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Project takes water quality plans out of farmers’ hands

ALLEMAN, Iowa — To improve Iowa water quality, it does take a village.

For years Iowa has been struggling with how to improve the state’s water quality. Funding has been approved. Grants and programs have been implemented. Pilot projects have been put in place. And — one by one — farmers have implemented practices and built structures to deal with the problem of nutrient runoff.

But Kurt Lehman has seen how a more coordinated approach could work in making faster progress.

Lehman, who grows corn and soybeans on his Polk County farm, was one of the farmers approached in the past couple of years and asked to be part of a more targeted effort. The combined forces of Polk County, the Iowa Department of Agriculture and Land Stewardship, and the USDA helped Lehman to install not one or even two saturated buffer strips on his land, but a bunch.

“It’s a big deal for me,” Lehman says. “It’s showing up, and I’m not paying for it.”

Iowa’s goals, according to IDALS, are to reduce both annual nitrogen and phosphorus loads in the water by 45%. Some of that reduction is to come from point-sources, such as factories. For nitrogen the reduction in non-point sources is 41% and for phosphorus about 29% of the reduction is to come from non-point sources.

Lehman watched last month as officials held a field day on his farm to show off a saturated buffer alongside Fourmile Creek, which runs through his property. He says those officials understood that he and other farmers like him want to help improve water quality, but they often don’t know where to start or what to do. They came to him with a plan.

The idea isn’t complicated, but the coordinated effort is. Polk County officials worked with IDALS and USDA. The local officials chose a watershed, looked at the maps and came up with a comprehensive plan to install a large number of field-edge structures and practices. They then approached the farmers and offered to take care of the funding and planning. All the farmer had to do was approve of the work.

Suddenly, farmers who had been faced with the idea of walking into a soil conservation office and asking about programs and grants and deciding how much of his or her own funds to spend could instead watch as someone else took care of the paperwork and planning.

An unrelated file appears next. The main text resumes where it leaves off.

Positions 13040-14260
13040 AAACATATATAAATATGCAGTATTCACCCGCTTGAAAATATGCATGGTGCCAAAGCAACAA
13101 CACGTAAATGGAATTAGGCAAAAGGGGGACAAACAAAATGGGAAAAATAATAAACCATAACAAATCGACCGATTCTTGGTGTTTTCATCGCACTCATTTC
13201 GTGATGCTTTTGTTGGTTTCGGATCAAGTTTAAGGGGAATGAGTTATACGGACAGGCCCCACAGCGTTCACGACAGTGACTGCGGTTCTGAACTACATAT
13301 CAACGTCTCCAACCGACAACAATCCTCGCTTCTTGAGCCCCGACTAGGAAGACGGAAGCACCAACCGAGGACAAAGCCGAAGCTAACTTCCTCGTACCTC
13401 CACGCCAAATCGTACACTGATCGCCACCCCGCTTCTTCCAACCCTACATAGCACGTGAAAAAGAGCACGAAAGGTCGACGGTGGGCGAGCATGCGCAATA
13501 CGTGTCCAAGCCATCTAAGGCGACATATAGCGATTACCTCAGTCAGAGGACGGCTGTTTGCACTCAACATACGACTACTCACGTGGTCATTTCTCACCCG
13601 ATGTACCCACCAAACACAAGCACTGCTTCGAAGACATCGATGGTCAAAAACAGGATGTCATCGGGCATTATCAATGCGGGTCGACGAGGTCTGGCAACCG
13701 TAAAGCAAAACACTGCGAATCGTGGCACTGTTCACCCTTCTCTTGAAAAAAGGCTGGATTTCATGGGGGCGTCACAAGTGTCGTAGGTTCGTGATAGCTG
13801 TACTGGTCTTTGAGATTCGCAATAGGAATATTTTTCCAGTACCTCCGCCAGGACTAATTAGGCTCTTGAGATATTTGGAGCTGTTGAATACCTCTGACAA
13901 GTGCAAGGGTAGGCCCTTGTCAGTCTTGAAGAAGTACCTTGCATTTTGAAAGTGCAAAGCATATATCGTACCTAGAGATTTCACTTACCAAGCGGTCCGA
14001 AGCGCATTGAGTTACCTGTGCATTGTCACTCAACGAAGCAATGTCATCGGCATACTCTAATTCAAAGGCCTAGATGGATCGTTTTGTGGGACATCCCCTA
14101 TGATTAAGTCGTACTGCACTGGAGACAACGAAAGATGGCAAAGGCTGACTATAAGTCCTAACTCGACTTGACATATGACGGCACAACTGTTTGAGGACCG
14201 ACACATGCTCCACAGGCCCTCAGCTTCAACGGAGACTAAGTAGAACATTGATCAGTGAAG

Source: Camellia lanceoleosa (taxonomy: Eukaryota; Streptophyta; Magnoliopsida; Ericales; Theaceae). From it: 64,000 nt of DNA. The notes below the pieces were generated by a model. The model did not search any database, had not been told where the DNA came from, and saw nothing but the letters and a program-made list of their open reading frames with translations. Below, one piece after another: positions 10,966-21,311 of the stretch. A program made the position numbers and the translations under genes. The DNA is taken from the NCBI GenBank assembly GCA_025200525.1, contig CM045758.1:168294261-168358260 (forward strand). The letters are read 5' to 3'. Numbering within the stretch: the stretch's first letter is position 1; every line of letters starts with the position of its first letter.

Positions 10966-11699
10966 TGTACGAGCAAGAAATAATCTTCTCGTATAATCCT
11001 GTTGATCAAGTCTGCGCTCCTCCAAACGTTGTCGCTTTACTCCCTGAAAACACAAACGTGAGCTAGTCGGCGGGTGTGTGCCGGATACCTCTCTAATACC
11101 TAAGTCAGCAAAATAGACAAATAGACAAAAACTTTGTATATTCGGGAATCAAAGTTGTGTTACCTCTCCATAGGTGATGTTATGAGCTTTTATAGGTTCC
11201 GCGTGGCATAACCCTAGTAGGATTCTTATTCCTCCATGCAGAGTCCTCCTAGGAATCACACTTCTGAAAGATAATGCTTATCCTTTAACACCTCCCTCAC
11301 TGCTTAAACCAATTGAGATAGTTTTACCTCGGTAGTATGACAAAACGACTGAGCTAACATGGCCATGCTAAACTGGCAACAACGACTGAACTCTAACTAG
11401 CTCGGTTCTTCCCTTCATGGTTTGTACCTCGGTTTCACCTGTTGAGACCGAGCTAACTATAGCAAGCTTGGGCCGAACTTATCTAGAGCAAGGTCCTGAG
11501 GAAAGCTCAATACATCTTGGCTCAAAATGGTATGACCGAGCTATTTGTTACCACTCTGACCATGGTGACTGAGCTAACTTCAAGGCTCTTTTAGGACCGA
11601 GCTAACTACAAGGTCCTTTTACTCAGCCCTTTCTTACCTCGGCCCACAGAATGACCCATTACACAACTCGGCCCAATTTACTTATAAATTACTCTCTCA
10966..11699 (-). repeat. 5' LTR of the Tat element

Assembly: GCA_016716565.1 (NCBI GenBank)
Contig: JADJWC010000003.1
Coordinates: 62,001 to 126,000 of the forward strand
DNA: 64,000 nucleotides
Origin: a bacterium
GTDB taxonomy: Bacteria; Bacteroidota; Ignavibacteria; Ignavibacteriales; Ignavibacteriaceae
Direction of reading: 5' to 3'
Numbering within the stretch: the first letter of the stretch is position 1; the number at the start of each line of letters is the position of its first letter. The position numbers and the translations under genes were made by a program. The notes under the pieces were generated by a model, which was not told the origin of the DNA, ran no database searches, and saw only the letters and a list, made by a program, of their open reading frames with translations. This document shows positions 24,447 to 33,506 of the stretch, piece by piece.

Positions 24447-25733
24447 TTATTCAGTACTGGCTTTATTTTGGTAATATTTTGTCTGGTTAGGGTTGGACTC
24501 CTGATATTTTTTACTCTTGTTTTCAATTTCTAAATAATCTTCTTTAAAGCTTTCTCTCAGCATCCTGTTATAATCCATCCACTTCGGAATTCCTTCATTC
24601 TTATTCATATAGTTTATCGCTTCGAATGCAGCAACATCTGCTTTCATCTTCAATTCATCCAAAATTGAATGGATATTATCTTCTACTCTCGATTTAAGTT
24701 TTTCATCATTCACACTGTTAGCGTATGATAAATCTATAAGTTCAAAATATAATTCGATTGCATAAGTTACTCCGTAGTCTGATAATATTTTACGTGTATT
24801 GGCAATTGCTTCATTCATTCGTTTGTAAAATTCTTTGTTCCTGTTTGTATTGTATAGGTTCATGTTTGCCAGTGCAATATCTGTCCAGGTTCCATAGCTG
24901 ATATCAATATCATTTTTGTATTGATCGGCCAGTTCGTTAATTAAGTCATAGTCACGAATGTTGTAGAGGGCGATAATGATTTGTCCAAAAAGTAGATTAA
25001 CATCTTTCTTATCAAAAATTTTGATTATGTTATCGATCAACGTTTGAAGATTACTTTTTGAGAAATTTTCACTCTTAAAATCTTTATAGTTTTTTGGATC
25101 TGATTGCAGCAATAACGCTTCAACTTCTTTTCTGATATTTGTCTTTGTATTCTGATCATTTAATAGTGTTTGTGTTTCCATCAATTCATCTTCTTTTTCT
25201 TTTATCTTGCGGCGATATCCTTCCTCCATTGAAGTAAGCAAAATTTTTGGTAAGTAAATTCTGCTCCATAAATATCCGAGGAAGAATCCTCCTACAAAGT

That is an important idea, according to Iowa Secretary of Agriculture Mike Naig, because most edge-of-field practices don’t do anything to improve the bottom line for individual farmers.

They do, however, benefit society. By making the process easier and more coordinated, it could increase farmer participation.

This isn’t the first attempt at watershed-wide coordinated programs, Naig adds. Officials in Cedar Rapids have worked with farmers for some time. Several other watershed efforts have led to advances in other parts of the state. But the Polk County effort is more comprehensive than some past ones.

Dubbed the Central Iowa Water Quality Infrastructure Project, this is unique. Polk County managed funding and hired contractors in partnership with landowners through temporary easements.

The county and the state shared construction costs. By doing a number of buffer strips at once in one area, the county could reduce construction costs and work with one contractor on a number of structures.

John Swanson, a water resources planner with the Polk County Department of Public Works, calls this a “fiscal agent” model and says it can help ramp up water quality efforts. He says contractors are installing 40 saturated buffers and 11 bioreactors on the edge of farm fields. But he adds that phase two of the project calls for another 150 similar items to be built.

John Norwood, a soil and water conservation district commissioner in Polk County, spoke at the field day, saying “Iowa farmers are an ingenious, hardy and daring, optimistic lot.”

Others are hopeful that this will provide a template for future water quality efforts, but caution that there are challenges.

“I think the Polk County program is a really good example of removing some of the barriers,” says Ingrid Gronstal of the Iowa Environmental Council.

But she says many more-rural counties may not have the staff to provide the necessary support for such a program. That is where additional state funding could be helpful, she says, because it could provide the staff necessary to replicate programs such as this one.

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